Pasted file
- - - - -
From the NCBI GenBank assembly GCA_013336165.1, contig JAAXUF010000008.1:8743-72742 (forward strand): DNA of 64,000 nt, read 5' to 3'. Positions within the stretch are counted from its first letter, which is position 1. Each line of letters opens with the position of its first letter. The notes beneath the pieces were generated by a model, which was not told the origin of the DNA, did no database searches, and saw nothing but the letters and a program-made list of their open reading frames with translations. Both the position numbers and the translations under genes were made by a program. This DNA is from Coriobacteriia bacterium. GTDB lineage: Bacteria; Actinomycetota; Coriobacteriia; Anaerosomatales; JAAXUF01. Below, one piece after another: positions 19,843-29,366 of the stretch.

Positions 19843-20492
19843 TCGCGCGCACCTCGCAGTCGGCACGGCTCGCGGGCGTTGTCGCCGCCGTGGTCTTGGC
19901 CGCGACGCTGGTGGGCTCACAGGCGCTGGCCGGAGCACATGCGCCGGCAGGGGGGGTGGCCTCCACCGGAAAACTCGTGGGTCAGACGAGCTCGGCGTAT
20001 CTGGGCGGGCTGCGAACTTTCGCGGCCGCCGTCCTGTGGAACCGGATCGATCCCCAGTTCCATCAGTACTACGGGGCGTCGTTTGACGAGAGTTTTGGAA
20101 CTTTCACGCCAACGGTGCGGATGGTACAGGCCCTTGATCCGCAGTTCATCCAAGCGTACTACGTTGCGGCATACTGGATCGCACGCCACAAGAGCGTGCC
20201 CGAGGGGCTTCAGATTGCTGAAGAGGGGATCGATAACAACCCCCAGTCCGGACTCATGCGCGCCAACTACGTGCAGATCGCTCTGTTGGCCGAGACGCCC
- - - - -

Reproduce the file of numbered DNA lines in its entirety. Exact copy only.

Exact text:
From the NCBI GenBank assembly GCA_013336165.1, contig JAAXUF010000008.1:8743-72742 (forward strand): DNA of 64,000 nt, read 5' to 3'. Positions within the stretch are counted from its first letter, which is position 1. Each line of letters opens with the position of its first letter. The notes beneath the pieces were generated by a model, which was not told the origin of the DNA, did no database searches, and saw nothing but the letters and a program-made list of their open reading frames with translations. Both the position numbers and the translations under genes were made by a program. This DNA is from Coriobacteriia bacterium. GTDB lineage: Bacteria; Actinomycetota; Coriobacteriia; Anaerosomatales; JAAXUF01. Below, one piece after another: positions 19,843-29,366 of the stretch.

Positions 19843-20492
19843 TCGCGCGCACCTCGCAGTCGGCACGGCTCGCGGGCGTTGTCGCCGCCGTGGTCTTGGC
19901 CGCGACGCTGGTGGGCTCACAGGCGCTGGCCGGAGCACATGCGCCGGCAGGGGGGGTGGCCTCCACCGGAAAACTCGTGGGTCAGACGAGCTCGGCGTAT
20001 CTGGGCGGGCTGCGAACTTTCGCGGCCGCCGTCCTGTGGAACCGGATCGATCCCCAGTTCCATCAGTACTACGGGGCGTCGTTTGACGAGAGTTTTGGAA
20101 CTTTCACGCCAACGGTGCGGATGGTACAGGCCCTTGATCCGCAGTTCATCCAAGCGTACTACGTTGCGGCATACTGGATCGCACGCCACAAGAGCGTGCC
20201 CGAGGGGCTTCAGATTGCTGAAGAGGGGATCGATAACAACCCCCAGTCCGGACTCATGCGCGCCAACTACGTGCAGATCGCTCTGTTGGCCGAGACGCCC